December 2018 - Werth’s Words of Wisdom
Written by by Nan Meek
Friday, 30 November 2018 02:22
PDF Print E-mail

dressage news

Clinic with many-time Olympic and recent WEG gold medalist Isabel Werth is a remarkable weekend of learning.

by Nan Meek

It was raining the night of October 12 when the reigning “queen of dressage” Isabell Werth landed in Southern California for a two-day symposium at Ad Astra Stables in Encinitas, masterfully planned and presented by SH Productions’ Scott Hayes and his team.

Barely a month after decisively winning two gold medals with Bella Rose, in the Team and Grand Prix Special competitions at the 2018 World Equestrian Games in Tryon, Isabell was back in the USA to share her training philosophy and techniques.

With the sun intermittently shining through the clouds, nothing could dampen the enthusiasm of auditors, riders or Isabell herself – not even an unexpected time-out during the first morning’s program when auditors had to temporarily abandon the dressage court to move their cars from a parking area that was rapidly flooding with runoff from the previous evening’s precipitation.

Something for Everyone

From the dressage court’s long sides lined with tented seating and tables, spectators had unobstructed close-up views of seven horse-and-rider combinations that ranged from young horses with the movement and magic presence of every dressage rider’s dream to spectacular upper level horses who demonstrated the movements we all aspire to ride, as well as horses working their way up the levels.

Riders were equally impressive, not least because they willingly exposed themselves and their horses to the scrutiny of hundreds of dressage enthusiasts who closely watched their every move. It was easy to see why Isabell has achieved her remarkable level of achievement – her eye for detailed execution of every movement was exceeded only by her willingness to push every rider up to her high level of expectation.

U25 rider Claire Manhard & Wilfonia. Photo: Kim F. Miller. Watch online as U25 Grand Prix competitors Claire Manhard and her Wilfonia show Isabell and all of us her passage/piaffe/passage transitions.

Shining through Isabell’s instructions to the riders was her clear and ever-present concern for the welfare of the horse. She often explained why and how her instructions to the rider would benefit the horse, not only on that day but also as the horse developed into the future. Her long-term perspective brought clarity to instructions we’ve all heard (sometimes again and again) and demonstrated the purpose that the dressage movements have in the training of the horse that goes far beyond their execution for a score in a dressage test.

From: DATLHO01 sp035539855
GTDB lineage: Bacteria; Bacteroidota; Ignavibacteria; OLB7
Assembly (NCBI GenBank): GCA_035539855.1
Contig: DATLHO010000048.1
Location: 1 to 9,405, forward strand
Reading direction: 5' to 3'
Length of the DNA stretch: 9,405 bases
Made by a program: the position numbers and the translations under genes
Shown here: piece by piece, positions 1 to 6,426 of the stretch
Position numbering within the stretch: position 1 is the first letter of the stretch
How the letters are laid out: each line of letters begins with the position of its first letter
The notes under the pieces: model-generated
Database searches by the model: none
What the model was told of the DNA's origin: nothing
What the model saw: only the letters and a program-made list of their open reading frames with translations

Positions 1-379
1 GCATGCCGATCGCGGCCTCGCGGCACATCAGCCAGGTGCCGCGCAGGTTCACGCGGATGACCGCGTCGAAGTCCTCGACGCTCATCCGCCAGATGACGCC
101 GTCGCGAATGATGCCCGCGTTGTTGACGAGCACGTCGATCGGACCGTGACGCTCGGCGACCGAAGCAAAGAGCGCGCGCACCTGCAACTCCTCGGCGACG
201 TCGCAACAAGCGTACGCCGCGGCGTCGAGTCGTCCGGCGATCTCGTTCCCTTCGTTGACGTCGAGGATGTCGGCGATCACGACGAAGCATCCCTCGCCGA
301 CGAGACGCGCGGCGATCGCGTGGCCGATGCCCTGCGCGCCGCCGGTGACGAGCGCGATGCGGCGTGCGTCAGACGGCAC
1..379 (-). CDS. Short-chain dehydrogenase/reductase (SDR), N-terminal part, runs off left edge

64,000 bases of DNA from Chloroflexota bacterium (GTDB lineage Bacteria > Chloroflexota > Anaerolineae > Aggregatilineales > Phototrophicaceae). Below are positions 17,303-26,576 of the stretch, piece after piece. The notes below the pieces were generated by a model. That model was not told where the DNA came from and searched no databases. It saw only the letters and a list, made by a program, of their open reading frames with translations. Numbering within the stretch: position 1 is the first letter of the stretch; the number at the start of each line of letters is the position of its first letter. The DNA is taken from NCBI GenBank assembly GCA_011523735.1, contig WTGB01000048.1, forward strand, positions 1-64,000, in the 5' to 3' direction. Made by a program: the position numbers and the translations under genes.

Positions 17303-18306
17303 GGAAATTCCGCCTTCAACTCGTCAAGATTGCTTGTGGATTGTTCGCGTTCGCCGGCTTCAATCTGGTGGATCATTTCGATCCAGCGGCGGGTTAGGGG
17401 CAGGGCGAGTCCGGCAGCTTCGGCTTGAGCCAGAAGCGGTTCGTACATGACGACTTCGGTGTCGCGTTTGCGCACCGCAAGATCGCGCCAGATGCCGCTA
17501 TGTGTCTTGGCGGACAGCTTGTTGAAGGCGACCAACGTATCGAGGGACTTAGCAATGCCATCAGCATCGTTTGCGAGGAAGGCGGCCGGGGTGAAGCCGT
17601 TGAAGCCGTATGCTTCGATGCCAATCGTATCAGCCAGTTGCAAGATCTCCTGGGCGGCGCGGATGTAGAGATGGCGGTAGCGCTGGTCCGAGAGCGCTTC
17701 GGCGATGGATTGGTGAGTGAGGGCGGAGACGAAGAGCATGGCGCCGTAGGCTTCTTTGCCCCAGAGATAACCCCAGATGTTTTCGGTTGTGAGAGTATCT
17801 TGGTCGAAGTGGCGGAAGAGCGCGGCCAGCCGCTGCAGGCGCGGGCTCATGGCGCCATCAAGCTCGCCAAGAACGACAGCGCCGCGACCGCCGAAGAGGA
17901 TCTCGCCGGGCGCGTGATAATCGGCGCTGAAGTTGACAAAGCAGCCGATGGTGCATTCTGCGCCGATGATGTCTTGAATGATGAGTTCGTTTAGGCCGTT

The Multi-Purpose Shoulder-In

Take the shoulder-in, for example. When one of the horses who lives at Ad Astra entered the arena, the youngster needed a bit of settling down when she discovered big white tents filled with hundreds of people only an arm’s length away from the court and obviously up to no good. Isabell advised riding on the second or third track so she could focus on her rider, not so much on the audience, and to ride more forward, changing rein a few times, flexing and riding in shoulder-in with inside leg to outside rein. It’s a technique that can help any horse settle down in an unfamiliar, scary environment, no matter its age or stage of training.

Shoulder-in played a big role in teaching the half-steps as a precursor to developing the piaffe. To teach the horse what he has to do, Isabell asked the rider to walk, shoulder-in “really sideways,” ask for two or three half-steps and then go straight again. She explained that this teaches the horse to start the piaffe with the hind leg.

Similarly, shoulder-in was used to help develop the passage out of the trot: first trot; then shoulder-in; then ask for a few steps of the passage. The shoulder-in helps the horse understand to step under himself, and you can ride the passage in shoulder-in to reinforce that understanding.

“You have to prepare the pirouette in shoulder-in,” Isabell told one rider, explaining that it’s not a question of the pirouette itself but a question of the canter. You need a canter that’s active and through, not one that’s flat and blocked.

From young horses to upper level stars, Isabell made it clear that shoulder-in is a multi-purpose tool for bringing out the best in every horse.


Thank you to these talented riders and horses:
•    Rebecca Rigdon and Iquem
•    Christine Traurig and Libori
•    Niki Clarke and Coral Reef Scoobidooh